The Chechen State Council, the highest political authority of the resistance, announced yesterday that it had forbidden its forces from taking any action against Russian president Boris Yeltsin if he visits Chechnya, or against any other Russian officials until their possible role in the slaying of President Djohar Dudaev is clarified. The Council also warned that elements in the Russian military may plan to take advantage of a presidential visit to Chechnya in order to stage an assassination attempt against Yeltsin for their own political goals. The first part of the Council’s statement would seem to disavow commander Shamil Basaev’s May 14 televised threat to retaliate against Yeltsin for the killing of tens of thousands of Chechen civilians. The chief of the OSCE’s mission to Chechnya, Swiss diplomat Tim Guldimann, has been holding talks for the last several days with Zelimkhan Yandarbiev and other Chechen resistance leaders in the southern highlands in an effort to promote political negotiations with Moscow.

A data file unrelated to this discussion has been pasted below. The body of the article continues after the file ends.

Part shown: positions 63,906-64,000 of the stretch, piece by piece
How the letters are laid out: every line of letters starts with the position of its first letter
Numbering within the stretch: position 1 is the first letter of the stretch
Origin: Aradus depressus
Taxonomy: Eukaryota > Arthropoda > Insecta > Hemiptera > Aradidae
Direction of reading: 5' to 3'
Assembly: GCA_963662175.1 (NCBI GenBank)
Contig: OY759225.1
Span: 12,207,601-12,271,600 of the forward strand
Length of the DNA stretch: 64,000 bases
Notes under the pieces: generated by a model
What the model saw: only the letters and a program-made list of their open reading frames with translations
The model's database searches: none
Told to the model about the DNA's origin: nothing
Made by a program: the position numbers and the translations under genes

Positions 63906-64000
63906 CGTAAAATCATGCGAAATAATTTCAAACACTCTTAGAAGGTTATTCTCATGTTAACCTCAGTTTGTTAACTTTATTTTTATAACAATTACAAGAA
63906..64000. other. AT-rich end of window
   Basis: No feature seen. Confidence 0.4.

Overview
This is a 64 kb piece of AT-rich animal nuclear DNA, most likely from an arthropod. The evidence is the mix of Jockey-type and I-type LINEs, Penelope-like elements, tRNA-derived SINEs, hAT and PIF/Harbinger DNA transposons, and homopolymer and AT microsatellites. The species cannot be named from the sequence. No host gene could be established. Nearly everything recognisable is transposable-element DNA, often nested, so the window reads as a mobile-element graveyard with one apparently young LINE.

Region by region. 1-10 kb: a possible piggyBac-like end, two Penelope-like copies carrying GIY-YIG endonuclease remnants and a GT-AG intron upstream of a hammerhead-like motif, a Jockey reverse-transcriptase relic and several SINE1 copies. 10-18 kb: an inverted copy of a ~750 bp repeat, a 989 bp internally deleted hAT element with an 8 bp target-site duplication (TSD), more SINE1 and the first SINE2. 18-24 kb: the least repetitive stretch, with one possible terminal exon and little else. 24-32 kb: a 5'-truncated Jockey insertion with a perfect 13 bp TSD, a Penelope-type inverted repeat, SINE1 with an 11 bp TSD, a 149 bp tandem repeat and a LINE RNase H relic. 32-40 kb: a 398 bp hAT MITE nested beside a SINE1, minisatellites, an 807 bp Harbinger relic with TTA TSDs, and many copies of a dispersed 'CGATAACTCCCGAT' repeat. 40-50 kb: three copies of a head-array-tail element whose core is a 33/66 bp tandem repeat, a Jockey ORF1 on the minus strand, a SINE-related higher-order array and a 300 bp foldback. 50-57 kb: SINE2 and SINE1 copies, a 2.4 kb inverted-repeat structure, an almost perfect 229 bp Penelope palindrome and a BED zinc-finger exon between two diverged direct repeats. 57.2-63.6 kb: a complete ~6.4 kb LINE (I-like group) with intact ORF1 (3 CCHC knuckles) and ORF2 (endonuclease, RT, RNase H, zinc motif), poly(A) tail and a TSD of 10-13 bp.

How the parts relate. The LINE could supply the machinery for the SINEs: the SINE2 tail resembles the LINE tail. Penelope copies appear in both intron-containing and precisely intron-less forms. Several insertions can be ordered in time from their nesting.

In Moscow, Yeltsin’s electoral campaign manager and former chief of staff Sergei Filatov is one of the few proponents of the president’s visit to Chechnya, evidently realizing its political advantages. The security agencies strongly oppose the visit, with internal affairs minister Anatoly Kulikov warning daily against the idea. Yeltsin is embarking today on an electoral campaign tour of Siberia, thus further delaying the increasingly hypothetical visit to Chechnya. The collaborationist Grozny authorities for their part are pleading for the visit, for which they are preparing an elaborate Soviet-style program. (Russian and Western agencies, May 16 & 17)
Lebed: Looking Anew at NATO.